If you just use rote memorization, you’ll probably top out at remembering roughly three items. That’s fine if your dinner only ever contains three ingredients or your to-do list only ever has three tasks on it. But most of us live more complicated lives than that. You’ve created your mental picture of the proposal on an alarm clock, and you’ve put it on the hood of your car where you’ll “see” it. But what if you also need to remember that you’ve promised three pricing options for the proposal, you’ve offered to include the bios for some experts that your client may need, and you’ve also decided that you need to invite this client to your annual Labor Day cookout?
Here’s how you do it: Stack your pictures. Now remember that these pictures need to be as vivid as possible so they’ll stick. So you have a blaring alarm clock with a proposal on top. You add a set of scales with three balances (three prices to consider) and two people sitting on the scales (your expert bios), and then imagine those people eating hot dogs (cookout). That’s everything you need to remember, all stacked up and sitting on the hood of your car.
4. Use rhymes.
If I were to ask you where the rain in Spain stays, you’d have an answer right away. Mainly in the plain, right? The fact is, the mountains of Spain see more rain than the plains do, but everyone who’s seen My Fair Lady will answer this question the same way because the rhyme in the movie’s song was so memorable. Rhymes are powerful memory devices. Create a rhyme, and you’ll dramatically improve your recall.
5. Use mnemonic devices.
Acronyms like HOMES and sentences like Please Excuse My Dear Aunt Sally help you remember things like the names of the Great Lakes (Huron, Ontario, Michigan, Erie and Superior) and the mathematical order of operations (Parentheses, Exponents, Multiplication, Division, Addition and Subtraction).
6. Work specifically on names.
If you remember a new acquaintance’s name, you demonstrate that that he or she is important to you. Conversely, if you never remember names, you may appear careless. It’s worth spending some time to create a specific framework to help you remember names.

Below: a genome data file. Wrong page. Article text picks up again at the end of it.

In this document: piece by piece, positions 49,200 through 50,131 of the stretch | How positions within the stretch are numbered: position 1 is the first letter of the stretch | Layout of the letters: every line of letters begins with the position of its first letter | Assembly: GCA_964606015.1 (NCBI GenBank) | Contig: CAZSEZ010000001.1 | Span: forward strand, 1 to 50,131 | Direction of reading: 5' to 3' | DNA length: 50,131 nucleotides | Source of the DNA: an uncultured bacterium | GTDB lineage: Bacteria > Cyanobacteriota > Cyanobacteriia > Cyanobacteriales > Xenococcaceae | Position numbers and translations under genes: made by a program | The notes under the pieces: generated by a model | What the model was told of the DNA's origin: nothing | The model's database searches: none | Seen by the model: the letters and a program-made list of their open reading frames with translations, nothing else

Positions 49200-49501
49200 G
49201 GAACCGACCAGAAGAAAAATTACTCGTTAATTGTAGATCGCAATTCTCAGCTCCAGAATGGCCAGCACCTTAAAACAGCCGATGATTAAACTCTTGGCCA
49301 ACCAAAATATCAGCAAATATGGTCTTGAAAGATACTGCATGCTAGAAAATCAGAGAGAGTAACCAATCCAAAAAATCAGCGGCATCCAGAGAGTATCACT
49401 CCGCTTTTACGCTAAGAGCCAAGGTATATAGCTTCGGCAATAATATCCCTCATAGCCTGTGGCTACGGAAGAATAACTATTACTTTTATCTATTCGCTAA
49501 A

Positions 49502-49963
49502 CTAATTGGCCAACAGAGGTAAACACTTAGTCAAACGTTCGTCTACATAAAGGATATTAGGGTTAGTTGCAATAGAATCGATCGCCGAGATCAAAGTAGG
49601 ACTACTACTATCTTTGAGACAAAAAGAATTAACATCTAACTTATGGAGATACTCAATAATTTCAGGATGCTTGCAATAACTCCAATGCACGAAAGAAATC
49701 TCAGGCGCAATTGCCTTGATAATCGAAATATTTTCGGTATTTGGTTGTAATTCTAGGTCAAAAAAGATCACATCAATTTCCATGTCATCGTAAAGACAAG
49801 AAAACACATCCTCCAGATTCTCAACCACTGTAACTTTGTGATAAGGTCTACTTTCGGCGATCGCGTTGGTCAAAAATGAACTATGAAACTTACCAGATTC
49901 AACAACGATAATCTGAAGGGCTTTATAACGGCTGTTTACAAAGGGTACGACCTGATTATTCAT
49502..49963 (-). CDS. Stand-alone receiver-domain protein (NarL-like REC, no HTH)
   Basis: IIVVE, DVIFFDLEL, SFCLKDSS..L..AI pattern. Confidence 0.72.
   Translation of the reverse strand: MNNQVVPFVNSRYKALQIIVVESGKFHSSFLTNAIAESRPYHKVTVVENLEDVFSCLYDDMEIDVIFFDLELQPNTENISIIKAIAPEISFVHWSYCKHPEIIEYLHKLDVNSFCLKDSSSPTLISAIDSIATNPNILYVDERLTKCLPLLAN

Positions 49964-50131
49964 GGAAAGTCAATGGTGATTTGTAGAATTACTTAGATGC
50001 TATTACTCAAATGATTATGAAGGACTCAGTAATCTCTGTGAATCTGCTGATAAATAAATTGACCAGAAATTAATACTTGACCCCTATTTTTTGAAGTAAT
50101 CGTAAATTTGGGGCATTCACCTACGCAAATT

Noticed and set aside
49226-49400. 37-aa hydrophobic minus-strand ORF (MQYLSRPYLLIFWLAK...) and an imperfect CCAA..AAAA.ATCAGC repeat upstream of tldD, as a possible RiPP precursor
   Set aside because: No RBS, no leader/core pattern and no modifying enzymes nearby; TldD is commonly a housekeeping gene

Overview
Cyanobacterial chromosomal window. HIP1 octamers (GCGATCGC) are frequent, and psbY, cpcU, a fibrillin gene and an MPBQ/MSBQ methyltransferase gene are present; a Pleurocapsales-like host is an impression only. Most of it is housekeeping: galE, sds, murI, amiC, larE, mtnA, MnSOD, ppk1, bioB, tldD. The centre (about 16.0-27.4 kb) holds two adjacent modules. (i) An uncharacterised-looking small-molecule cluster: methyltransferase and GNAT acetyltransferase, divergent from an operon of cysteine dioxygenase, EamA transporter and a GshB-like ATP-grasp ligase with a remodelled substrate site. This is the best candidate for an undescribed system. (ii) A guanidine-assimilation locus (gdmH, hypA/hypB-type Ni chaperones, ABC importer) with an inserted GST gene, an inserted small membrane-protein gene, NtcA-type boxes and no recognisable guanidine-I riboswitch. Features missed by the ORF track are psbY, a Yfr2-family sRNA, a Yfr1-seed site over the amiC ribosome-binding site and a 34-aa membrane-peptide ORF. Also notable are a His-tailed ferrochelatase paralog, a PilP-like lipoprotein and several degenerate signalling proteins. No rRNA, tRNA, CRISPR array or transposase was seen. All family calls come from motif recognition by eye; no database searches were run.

There are 30 female first names and 30 male first names that account for the vast majority of the names you’ll encounter in the U.S. So make a list and come up with a picture association for each of these names. Something like Mike = motorbike or Helen (of Troy) = ships or Richard (the Lionhearted) = a crown. When you meet a Richard for the first time, you picture him with a crown on his head. Or when you meet a Helen, you picture her on a ship laying siege to Troy. Get the idea?
7. Use pictorial storage to remember lists of items.
First, create an anchor list of rhymes associated with numbers. I use the following list and suggest you do, too:
- One: Gun
- Two: Shoe
- Three: Tree
- Four: Floor
- Five: Beehive
- Six: Pile of sticks
- Seven: Heaven
- Eight: Skate
- Nine: Slime
- Ten: Hen
You’ll work with this list enough that you’ll eventually memorize it, but while you’re practicing this technique, keep the list handy as a reference. With this list and a little practice, you’ll be able to recall dozens of items in order, simply by creating a word picture associated with each of the rhyming number pictures. Here’s an example: You need to remember to mail a letter, pick up your suit at the dry cleaners, call your father for his birthday, and get milk and 10 other items at the grocery store—all on your way home from work. Here’s how you remember it all:
- One: Gun (gun firing a letter toward its destination)
- Two: Shoe (your dress shoe that matches the suit you need for your meeting)
- Three : Tree (the tree in your dad’s backyard)
- Four: Floor (milk spilled on the floor in front of the refrigerator)
This chain can go on forever. Wonder what you do when you get to 11? Stack the picture onto your number-one picture: Your gun is now firing a letter that’s covered in grape jelly to remind you of the next item on your grocery list. You keep stacking these vivid pictures, and you’ll have a compact, detailed list in order, every time.
Can putting these tips to work magically transform you into Memory Man? Of course not, but you can spectacularly improve your memory—and the ways in which you are perceived by peers, clients and staff. Make the effort, and you’ll reap the benefits.